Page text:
Lemma (mathematics)

In mathematics, a "helping theorem" or lemma (plural lemmata or lemmas) is a proved proposition which is used as a stepping stone to a larger result rather than as a statement of interest by itself.[1] The word derives from the Ancient Greek λῆμμα ("anything which is received, such as a gift, profit, or a bribe")

Comparison with theorem

There is no formal distinction between a lemma and a theorem, only one of intention – see Theorem terminology. However, a lemma can be considered a minor result whose sole purpose is to help prove a theorem  – a step in the direction of proof, so to speak.[2]

Well-known lemmas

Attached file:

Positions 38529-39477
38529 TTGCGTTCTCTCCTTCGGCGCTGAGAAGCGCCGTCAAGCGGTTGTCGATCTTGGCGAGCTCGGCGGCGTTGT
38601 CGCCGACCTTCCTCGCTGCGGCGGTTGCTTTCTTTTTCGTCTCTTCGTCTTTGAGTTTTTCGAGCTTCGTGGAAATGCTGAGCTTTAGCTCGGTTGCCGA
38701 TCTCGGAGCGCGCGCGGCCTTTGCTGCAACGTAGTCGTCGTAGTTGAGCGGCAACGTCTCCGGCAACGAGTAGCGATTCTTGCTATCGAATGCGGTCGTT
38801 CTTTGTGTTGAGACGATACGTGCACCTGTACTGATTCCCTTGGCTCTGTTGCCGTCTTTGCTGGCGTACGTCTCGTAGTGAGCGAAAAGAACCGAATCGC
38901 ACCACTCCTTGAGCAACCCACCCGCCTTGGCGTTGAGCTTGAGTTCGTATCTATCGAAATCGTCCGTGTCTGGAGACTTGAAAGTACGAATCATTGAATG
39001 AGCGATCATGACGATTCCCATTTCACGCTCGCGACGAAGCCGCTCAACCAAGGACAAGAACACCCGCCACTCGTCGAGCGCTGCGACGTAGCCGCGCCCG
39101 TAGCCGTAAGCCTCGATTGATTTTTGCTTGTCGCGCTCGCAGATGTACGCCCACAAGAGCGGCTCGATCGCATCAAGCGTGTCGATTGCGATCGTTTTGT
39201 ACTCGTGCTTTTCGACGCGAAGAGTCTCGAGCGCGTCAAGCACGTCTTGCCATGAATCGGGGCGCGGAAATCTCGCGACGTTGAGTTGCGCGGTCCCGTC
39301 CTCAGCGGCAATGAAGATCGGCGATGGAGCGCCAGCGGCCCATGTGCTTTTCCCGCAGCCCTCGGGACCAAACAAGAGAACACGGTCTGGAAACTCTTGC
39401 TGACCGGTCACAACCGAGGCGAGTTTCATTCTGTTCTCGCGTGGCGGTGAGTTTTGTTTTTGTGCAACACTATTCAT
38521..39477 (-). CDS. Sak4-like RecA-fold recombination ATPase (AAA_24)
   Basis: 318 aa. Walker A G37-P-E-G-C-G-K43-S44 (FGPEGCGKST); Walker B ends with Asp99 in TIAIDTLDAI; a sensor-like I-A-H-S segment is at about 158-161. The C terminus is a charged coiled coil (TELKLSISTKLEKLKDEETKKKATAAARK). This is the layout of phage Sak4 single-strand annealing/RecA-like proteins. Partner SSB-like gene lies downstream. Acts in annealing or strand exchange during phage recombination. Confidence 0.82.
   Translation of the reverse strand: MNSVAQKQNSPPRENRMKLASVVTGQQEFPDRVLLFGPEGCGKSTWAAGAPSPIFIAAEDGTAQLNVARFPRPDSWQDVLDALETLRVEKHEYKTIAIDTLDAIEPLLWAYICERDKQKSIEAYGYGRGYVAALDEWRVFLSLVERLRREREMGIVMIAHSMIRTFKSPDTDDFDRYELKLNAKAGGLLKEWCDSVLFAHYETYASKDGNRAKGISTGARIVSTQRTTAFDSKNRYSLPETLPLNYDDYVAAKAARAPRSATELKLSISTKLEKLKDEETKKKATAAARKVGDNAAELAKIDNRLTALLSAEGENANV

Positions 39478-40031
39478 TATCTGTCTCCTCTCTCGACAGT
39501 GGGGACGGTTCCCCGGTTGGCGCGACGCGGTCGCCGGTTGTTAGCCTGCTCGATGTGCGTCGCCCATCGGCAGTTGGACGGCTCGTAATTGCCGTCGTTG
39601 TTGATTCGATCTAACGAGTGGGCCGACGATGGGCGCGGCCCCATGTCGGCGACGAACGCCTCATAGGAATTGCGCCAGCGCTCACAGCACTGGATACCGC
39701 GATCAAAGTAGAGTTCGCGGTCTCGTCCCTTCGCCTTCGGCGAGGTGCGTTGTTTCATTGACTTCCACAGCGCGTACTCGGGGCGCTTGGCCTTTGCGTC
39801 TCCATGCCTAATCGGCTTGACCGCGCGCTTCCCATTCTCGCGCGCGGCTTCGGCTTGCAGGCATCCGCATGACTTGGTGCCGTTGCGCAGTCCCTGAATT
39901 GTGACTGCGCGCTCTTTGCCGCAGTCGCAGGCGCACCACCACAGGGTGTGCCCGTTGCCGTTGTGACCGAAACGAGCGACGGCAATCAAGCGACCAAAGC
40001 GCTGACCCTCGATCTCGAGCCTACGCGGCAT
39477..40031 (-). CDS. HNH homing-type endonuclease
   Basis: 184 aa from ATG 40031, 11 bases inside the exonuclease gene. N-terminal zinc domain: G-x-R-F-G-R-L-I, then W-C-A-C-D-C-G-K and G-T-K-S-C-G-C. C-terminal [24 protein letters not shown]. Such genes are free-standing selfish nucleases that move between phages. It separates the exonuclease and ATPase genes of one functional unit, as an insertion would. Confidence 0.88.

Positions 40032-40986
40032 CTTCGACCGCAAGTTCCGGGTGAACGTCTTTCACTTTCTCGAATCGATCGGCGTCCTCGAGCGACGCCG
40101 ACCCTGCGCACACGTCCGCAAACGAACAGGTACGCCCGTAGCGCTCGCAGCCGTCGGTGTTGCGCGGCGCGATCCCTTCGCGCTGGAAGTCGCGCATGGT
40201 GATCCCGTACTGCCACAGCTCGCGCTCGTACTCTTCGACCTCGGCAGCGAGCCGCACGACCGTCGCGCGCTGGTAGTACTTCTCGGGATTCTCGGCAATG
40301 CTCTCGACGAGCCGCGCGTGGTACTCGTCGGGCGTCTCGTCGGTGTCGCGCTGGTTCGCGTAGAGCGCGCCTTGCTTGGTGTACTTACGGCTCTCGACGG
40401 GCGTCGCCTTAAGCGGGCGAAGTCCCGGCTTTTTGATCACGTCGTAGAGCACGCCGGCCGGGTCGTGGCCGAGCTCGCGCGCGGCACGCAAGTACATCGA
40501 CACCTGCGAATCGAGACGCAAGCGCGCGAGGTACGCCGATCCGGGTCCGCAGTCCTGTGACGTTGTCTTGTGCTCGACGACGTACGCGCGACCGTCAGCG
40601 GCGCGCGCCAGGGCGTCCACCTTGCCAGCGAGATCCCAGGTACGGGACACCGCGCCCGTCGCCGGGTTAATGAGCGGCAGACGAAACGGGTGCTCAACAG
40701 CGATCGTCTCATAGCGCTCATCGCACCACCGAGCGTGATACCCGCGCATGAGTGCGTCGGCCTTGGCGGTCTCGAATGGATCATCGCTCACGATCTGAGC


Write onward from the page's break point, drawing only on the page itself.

A good stepping stone can lead to many others. Some powerful results in mathematics are known as lemmas, such as Bézout's lemma, Dehn's lemma, Euclid's lemma, Farkas' lemma, Fatou's lemma, Gauss's lemma, Greendlinger's lemma, Itō's lemma, Jordan's lemma, Nakayama's lemma, Poincaré's lemma, Riesz's lemma, Schur's lemma, Schwarz's lemma, Urysohn's lemma, Yoneda's lemma and Zorn's lemma. While these results originally seemed too simple or too technical to warrant independent interest, they have turned out to be central to the theories in which they occur.

See also

Look up lemma in Wiktionary, the free dictionary.


  1. Higham, Nicholas J. (1998). Handbook of Writing for the Mathematical Sciences. Society for Industrial and Applied Mathematics. p. 16. ISBN 0-89871-420-6.
  2. http://divisbyzero.com/2008/09/22/what-is-the-difference-between-a-theorem-a-lemma-and-a-corollary/

External links

This article incorporates material from Lemma on PlanetMath, which is licensed under the Creative Commons Attribution/Share-Alike License.

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